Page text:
Ms. Marvel 2 review

ms-marvel-02

The first issue of Ms. Marvel was fantastic. It really delved into Kamala Khan as a character. She’s a teenager who’s conflicted between her teenaged desires and her family, and is also a huge superhero fan. She was likeable and somehow relatable to a man in his mid-20’s, despite being a teenaged female Muslim. She and her family are realistically written. And as of this issue, she now has superpowers.

Ms. Marvel 1 and 2 act as Kamala’s origin story as a superhero. Tying into Inhumanity, the last issue ended with her being cocooned by the terrigen mists and emerging with polymorphing abilities. That’s where this issue picks up, with Kamala trying to figure out what’s going on. G. Willow Wilson does a great job at writing Kamala’s reactions through stages of panic, excitement and curiosity.

As with the previous issue, Kamala’s family feels like a real family. They don’t take her sneaking out to a party too well, yet they show genuine concern for her. Kamala’s Muslim faith remains an important part of her character, yet the book is never preachy or obnoxious about it. So much character exploration is accomplished in what only takes place in a single evening.

The art by Adrian Alphona is also great. Because it takes place in a night full of terrigen mists, it’s not as colourful as the last issue. The misty backgrounds give this comic a sense of mystery and wonder, matching Kamala’s own mood. The panels where she transforms are brilliant as her body switches from a brown skinned brunette to a white skinned blonde from right to left, and how her clothes slowly morph as well. Her body stretches out like Mr. Fantastic, but with crazy twists and curves as she transforms. Her expressions perfectly match her narration, and there’s a huge variety of them.

This comic is just as delightful as the first. While the character and powers are very different, it carries a similar feel to the original Spider-Man comics. It’s about a teenager who acquires superpowers and has to keep them secret from his or her parents. It’s about someone who must find a way to balance their school life and that of being a superhero. There are so many reasons to recommend this comic and I can’t think of one single complaint. Just do yourself a favour and pick it up.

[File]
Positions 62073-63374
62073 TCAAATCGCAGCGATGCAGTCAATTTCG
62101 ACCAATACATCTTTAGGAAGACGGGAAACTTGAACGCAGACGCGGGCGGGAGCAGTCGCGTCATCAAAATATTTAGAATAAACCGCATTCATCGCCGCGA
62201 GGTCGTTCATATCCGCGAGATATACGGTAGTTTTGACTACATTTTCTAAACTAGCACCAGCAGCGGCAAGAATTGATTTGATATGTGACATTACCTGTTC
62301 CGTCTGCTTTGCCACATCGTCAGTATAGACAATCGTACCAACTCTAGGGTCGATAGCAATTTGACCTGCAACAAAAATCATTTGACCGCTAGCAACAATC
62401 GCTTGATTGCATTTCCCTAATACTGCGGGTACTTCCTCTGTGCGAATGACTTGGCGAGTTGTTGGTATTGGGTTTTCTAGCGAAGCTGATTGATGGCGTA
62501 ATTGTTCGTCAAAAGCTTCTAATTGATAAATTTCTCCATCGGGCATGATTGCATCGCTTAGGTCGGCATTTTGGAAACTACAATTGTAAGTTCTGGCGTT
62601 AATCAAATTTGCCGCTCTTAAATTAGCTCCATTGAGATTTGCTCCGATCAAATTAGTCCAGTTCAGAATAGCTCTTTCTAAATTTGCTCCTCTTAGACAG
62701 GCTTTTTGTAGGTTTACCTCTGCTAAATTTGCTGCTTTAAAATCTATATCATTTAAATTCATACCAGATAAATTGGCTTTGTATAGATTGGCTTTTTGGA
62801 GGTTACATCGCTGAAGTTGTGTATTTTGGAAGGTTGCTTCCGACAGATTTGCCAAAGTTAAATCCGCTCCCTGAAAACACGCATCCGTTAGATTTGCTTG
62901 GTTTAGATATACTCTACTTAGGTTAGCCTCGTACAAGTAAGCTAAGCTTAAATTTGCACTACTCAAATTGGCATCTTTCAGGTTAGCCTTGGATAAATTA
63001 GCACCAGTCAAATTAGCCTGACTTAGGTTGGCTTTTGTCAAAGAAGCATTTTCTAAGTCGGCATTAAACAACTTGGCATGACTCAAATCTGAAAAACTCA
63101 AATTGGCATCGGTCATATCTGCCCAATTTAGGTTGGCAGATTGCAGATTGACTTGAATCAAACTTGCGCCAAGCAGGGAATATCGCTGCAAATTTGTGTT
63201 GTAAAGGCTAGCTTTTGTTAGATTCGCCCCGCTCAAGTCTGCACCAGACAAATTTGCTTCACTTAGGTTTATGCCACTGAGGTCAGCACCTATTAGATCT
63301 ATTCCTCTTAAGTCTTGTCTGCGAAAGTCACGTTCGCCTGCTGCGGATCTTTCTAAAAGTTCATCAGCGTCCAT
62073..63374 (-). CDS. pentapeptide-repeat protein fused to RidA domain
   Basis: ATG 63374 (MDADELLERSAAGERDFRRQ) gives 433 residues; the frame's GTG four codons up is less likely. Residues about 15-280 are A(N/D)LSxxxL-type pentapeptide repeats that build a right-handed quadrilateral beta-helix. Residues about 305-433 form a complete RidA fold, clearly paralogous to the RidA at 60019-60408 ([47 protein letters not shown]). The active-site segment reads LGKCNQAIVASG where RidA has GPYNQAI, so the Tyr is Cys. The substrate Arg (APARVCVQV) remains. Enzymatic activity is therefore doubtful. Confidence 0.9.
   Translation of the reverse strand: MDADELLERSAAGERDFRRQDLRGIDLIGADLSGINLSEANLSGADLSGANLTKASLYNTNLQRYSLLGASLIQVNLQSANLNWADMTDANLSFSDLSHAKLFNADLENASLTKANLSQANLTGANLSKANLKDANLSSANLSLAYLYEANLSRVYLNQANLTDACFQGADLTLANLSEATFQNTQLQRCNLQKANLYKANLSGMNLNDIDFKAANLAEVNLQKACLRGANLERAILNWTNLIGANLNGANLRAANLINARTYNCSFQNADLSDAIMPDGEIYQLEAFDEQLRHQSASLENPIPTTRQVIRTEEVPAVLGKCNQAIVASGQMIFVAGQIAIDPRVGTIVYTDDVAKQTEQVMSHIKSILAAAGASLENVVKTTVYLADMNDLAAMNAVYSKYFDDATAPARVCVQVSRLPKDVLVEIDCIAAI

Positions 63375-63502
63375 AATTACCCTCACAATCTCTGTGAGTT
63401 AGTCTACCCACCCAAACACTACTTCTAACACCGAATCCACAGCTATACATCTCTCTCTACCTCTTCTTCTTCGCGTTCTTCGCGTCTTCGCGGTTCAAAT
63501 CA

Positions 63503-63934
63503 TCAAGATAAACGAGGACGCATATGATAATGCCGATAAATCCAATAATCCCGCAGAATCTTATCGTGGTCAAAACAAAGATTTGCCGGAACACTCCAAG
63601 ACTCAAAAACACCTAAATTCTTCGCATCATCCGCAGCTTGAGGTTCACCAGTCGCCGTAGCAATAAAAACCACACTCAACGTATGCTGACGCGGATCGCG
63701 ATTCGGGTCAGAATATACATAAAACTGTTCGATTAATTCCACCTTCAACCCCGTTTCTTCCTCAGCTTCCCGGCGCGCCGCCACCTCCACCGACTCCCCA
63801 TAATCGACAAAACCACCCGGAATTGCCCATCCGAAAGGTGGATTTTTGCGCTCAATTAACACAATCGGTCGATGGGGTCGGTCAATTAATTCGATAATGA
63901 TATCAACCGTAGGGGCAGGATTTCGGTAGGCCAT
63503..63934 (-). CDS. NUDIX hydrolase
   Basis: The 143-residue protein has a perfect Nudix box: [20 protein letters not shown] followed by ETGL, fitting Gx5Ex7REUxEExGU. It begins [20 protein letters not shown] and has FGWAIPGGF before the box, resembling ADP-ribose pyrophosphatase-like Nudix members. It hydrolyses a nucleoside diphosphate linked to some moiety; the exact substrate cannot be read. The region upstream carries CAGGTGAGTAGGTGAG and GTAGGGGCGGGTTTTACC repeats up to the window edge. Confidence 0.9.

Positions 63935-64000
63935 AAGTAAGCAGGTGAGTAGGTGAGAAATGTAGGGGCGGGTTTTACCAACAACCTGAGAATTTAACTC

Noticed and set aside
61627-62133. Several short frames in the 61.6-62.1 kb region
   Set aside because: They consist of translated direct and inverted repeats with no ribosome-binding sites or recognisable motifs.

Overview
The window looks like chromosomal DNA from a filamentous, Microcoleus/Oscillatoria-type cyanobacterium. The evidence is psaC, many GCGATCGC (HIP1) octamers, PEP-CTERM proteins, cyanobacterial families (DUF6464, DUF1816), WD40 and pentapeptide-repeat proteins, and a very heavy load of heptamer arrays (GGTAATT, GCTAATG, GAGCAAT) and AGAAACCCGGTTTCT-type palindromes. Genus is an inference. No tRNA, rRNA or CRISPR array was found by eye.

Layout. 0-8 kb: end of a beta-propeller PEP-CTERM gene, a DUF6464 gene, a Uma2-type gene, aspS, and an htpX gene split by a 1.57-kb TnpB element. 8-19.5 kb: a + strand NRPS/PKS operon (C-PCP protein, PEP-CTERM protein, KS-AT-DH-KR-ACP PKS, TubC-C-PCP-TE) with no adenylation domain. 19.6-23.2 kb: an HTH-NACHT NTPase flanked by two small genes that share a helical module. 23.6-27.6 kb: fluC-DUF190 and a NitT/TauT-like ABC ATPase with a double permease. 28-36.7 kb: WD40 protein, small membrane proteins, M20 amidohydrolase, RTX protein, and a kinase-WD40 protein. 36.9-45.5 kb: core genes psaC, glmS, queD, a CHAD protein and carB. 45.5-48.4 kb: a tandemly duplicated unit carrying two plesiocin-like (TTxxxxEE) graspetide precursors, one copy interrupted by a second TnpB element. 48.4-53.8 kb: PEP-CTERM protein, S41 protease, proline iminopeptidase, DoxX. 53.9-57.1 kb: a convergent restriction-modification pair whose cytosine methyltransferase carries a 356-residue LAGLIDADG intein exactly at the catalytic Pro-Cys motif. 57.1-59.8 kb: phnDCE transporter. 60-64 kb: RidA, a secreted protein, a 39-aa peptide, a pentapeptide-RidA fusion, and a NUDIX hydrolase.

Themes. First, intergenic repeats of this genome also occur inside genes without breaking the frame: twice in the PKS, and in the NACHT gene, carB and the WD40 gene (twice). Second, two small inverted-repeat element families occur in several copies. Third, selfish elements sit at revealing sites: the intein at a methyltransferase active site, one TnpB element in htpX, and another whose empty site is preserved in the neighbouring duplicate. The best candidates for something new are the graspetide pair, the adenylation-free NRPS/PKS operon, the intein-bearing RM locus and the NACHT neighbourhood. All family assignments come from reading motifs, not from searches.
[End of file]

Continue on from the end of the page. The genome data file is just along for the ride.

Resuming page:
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About healed1337

I am a relatively new comic book fan writing this blog for other new comic book fans and/or people who are interested in comics but don't know where to start. I've always been interested in writing, to the point where I have a college Creative Writing Certificate and I'm currently a year 2 Journalism student. I also have another blog where I mostly make fun of bad movies - www.healed1337.blogspot.com As for how I got into comics, I've always had a passing interest in superheroes: most notably Batman, Spider-man and the X-Men. Until February of 2011 (I think,) my only experience with any of these franchises came from the movies and video games. Shortly after I bought Marvel Vs. Capcom 3 however, I decided to check out X-23, Wolverine's female clone. I ended up reading her Innocence Lost origin story and enjoyed it. From there, I started reading various X-Men comics and it quickly exploded into my newest hobby. My other interests/hobbies include video games, movies, music, playing sports, my dogs and weird news.
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7 Responses to Ms. Marvel 2 review

  1. Pingback: Comics of March 19, 2014 | healed1337

  2. xmenxpert says:

    Great issue. Kamala’s adorable and relatable. And I love that her first act of heroism is just saving a friend from drowning. There’s something inspirational about that. It’s the kind of act that just about anyone could do. She didn’t save the world, but she saved Zoe’s world, and the worlds of Zoe’s family and friends. Also great was the fact that the attention she got made her uncomfortable – what made her happy was just the knowledge that she’d done a good deed, and being praised for something so simple felt wrong to her. Again, it’s an incredibly positive message.

    This series is really distinguishing itself quickly.

    Like

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